Most reliable, best supported router for OpenWrt?

For me anything not in stable release version won't be counted as "official support".
Anything can happen before they finally coming into release, if I remember correctly the IPQ807x target was introduced quite long time ago however it was dropped, later probably issue fixed then it came back and now getting support again.

Do you have git reffrence of this happening?
As for officiall support as long as it's in git it's officially supported

But device ASUS TUF-AX4200 has been in the stable branch for a long time:

Both devices TUF-AX4200 and TUF-AX6000 are as maximum identical.

And both devices have errors in the repository that no one pays attention to:

1 Like

Looks like this bug limits the maximum image size to 16 MiB. Kinda bad but not something that breaks the default image. Did you post the patch or do you want me to do it?

First of all thank you all for your fast replies.

As remittor mentioned already it's indeed part of snapshot. Despite that, the TUF AX4200 is already in the stable branch, uses a completely similar platform and therefore the firmware for router TUF AX6000 can be considered stable as well. I think it will be part of the official OpenWrt 24.x release.
Read this thread.

MT7986A is WLAN, this thread mainly focuses on performance on LAN/WAN ports. Apart from the errors that remittor mentioned above, I think we can say this device runs stable. Not sure about the performance difference between NanoPC-T6 vs TUF AX6000. In my case my router is before a busy server, so it's not only about speed but also about being able to handle the large amount of parallel TCP/UDP connections.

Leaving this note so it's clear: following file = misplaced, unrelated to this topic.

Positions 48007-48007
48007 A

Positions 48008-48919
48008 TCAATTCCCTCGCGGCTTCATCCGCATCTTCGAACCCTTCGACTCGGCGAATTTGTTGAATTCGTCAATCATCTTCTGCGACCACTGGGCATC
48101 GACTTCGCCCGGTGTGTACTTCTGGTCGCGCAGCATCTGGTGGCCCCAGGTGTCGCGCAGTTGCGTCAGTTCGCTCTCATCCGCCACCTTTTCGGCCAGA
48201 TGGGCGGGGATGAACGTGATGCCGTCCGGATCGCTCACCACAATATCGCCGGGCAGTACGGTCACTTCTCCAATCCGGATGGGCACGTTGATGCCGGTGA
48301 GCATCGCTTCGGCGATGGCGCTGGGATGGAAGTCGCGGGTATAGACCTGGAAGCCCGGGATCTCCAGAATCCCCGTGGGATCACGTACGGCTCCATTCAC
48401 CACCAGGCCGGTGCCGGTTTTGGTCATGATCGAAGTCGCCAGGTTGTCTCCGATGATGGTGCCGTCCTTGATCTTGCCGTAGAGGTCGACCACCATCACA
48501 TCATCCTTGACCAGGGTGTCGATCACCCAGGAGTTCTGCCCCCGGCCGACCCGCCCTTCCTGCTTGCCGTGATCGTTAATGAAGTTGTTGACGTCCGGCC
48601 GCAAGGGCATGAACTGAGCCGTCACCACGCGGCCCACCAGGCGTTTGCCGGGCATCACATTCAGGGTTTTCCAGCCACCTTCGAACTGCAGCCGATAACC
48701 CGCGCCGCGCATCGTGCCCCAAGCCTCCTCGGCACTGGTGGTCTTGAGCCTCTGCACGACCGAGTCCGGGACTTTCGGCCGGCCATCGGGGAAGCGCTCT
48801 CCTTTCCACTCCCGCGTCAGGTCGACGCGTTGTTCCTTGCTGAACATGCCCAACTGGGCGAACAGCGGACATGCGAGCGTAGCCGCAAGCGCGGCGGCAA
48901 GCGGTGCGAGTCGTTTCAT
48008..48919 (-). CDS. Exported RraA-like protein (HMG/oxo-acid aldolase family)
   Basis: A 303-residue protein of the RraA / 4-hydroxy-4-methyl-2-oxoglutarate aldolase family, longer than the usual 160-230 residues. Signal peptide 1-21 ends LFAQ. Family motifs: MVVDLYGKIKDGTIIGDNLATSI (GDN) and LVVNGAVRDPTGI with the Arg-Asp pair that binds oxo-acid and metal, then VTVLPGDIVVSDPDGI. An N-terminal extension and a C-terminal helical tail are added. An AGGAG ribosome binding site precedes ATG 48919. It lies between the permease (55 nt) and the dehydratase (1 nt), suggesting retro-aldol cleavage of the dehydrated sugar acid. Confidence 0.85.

EDIT: for people who are interested in MT7988A chip (which is the ARM core chip not the WLAN chip) see: Banana Pi BPI-R4. Granted Banana Pi BPI-R4 looks also very promising (too bad I just noticed that it only has 1GbE on WAN port).

I would like to see benchmarks tests between the Asus TUF AX6000 vs NanoPC-T6 vs Banana Pi BPI-R4 with various loads all using OpenWrt.

EDIT: EDIT: Says "Not supported"!? That is not good..

That might soon (fingers crossed) change

While that is technically correct, it doesn't really apply either.

Yes, blogic originally did introduce a development target for ipq807x - but this target was never built, nor did it support any actual device at all (maybe just enough to boot the Qualcomm evaluation board HK01, maybe…). This was indeed dropped again, as it didn't support any device and wasn't moving anywhere - while it was causing quite some pointless rebasing work for the actual development then taken up elsewhere.

Ansuel and robimarko then did the heavy lifting of getting ipq807x actually functional, including half a dozen of supported devices (and meanwhile this list has grown), and merged (both mainline and for OpenWrt).

A no point was device support dropped, not even temporarily, for the simple reason because the initial ipq807x target didn't support any.

1 Like

If your primary interest is ethernet performance but not WiFi, then the best should be x86 based one. Also NanoPC-T6 RK3588 is a lot faster than the TUF AX6000.

BPi R4 has the following ports, I do not see anywhere saying it has only 1G WAN:

  • 2x 10Gbe SFP slot (option 1x 10Gbe SFP and 1x SOC embedded 2.5Gbe PHY. NOTE: Need to modify hardware)
  • 4x Gbe network port

This platform is too'll have to wait, but Mediatek seems to work with the community actively so I think it should be coming.

Also NanoPC-T6 RK3588 is a lot faster than the TUF AX6000.

Are there any benchmarks I can watch and see?

I do not see anywhere saying it has only 1G WAN
4x Gbe network port

So that is one of those GbE ports can be used for WAN. Hence 1G wan.

Don't know why you insist to see the numbers when there is a big difference in CPU family.

But you can check out this post to find the MT7986 RSA speed, and go into the table to find the RK3399, you'll see RK3399 is already a lot faster than MT7986 (single core), and RK3588 is a more advanced one with even more core when compared with RK3399.

You can define which port to be used with WAN, there are 2 x 10G SFP+ ports, so you can have 10G WAN no problem.

1 Like